Tom Izzo’s point is valid, but he’s wrong about the new fouling rules

Eron Harris, Tom Izzo
AP Photo/Jae C. Hong
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On Sunday night, after No. 3 Michigan State knocked off No. 23 Providence in the final of the Wooden Legacy, Spartans head coach Tom Izzo made sure to make his feelings known about the new college basketball officiating mandates.

He doesn’t like them.

At all.

“I just think we’re taking the flow of the game away,” Izzo said. “Maybe it’ll change. We’ll play by the same rules everybody else does. But I think I can voice my opinion to say that I don’t agree with it.”

Part of what frustrated Izzo was that, in a matchup between the two best players in college basketball, both Denzel Valentine and Kris Dunn were sent to the bench with foul trouble.

“I didn’t like it either way,” Izzo said. “I didn’t like having Denzel on the bench, and I didn’t even like watching Dunn on the bench.”

“Don’t tweet this now and leave out the officials,” he added, according to CBSSports.com. “It’s not their fault. Because that’s the way they’re mandated to call them. So I am really either blaming the rules committee, which ends up on the coaches somewhat. So I’m looking in the mirror and blaming myself because I should have argued it more maybe. I just don’t think it’s fun to have these guys sitting.”

This is nothing new for Izzo. This was calculated. He basically said the same thing after Michigan State, then No. 1 in the country, beat Oklahoma in the Coaches vs. Cancer Classic two seasons ago, when the rules committee tried to implement these same rules. It was his pushback that started the campaign to get rid of the freedom of movement rules.

But here’s the thing: we all knew this was going to happen. We knew there was going to be an adjustment period, for coaches and players and referees alike. In the long run, freedom of movement is good for basketball. It’s part of the reason the NBA is so much fun to watch these days, as their emphasis on the freedom of movement got us out of the days where the Detroit Pistons were winning titles without scoring 80 points.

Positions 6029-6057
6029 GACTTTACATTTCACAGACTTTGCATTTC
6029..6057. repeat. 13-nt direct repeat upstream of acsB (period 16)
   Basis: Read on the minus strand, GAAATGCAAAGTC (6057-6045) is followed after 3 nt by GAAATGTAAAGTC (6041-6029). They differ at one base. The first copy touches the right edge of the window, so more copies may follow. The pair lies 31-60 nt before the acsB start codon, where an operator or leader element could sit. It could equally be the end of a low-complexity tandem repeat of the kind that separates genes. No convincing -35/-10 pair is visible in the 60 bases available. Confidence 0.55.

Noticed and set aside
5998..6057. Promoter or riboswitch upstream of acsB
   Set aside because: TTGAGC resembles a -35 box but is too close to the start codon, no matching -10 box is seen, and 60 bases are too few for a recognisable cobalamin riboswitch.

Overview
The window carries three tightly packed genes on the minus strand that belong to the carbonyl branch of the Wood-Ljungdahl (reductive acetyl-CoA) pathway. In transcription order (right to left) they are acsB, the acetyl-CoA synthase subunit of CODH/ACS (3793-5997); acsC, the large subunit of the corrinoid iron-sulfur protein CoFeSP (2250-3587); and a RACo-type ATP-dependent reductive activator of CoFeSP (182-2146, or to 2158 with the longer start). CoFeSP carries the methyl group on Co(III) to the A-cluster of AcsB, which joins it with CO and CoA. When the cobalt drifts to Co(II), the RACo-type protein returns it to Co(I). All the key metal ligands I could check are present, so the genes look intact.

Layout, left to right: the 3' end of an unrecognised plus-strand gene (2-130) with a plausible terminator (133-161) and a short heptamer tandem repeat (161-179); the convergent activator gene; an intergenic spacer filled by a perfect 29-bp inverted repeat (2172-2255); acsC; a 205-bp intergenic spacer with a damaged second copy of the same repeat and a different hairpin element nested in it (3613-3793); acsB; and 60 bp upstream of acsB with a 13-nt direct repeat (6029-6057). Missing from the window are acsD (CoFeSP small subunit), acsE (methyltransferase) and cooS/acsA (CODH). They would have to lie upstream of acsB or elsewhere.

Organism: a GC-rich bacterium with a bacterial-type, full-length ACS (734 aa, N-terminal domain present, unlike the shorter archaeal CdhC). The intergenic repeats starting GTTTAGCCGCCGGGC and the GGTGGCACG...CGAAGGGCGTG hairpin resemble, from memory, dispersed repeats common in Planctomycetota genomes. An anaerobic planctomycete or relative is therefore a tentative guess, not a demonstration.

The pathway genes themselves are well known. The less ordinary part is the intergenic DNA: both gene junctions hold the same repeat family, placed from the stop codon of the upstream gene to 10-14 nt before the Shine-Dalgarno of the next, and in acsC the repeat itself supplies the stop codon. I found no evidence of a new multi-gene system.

Physicality is ingrained in college basketball. Coaches teach defense a certain way. Players play defense a certain way. The guys in the NBA are stronger, but the style of play is much more physical in the college game than the pro game. That doesn’t change overnight.

It changes when those rules are enforced and those fouls are called, and, as a result, the players and coaches learn to adjust to them.

Kennesaw State blows eight-point lead in 16 seconds, loses to Elon

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Kennesaw State entered Monday night at 1-6 on the season, but with 19 seconds left, it looked like the Owls have their second of the season locked up. Kendrick Ray made a pair of free throws with 19 seconds left to put KSU up 89-81, and all they had to do was avoid a complete meltdown to get out with a win.

They couldn’t.

A Luke Eddy layup with 16 seconds left cut the lead to six, and after KSU’s Nigel Pruitt missed two free throws, Dainan Swoope his a three with seven seconds left to make the score 89-86.

On the ensuing inbounds, Kennesaw State threw the ball away … and then proceeded to foul Eddy when he was shooting a three. This is what that disaster looked like:

Eddy would hit all three threes before, shockingly, KSU turned the ball over again. Elon could not capitalize this time, sending the game to overtime, where the Phoenix outscored the Owls 14-4.

Elon won 104-94.

Here’s what the comeback looked like on the play-by-play: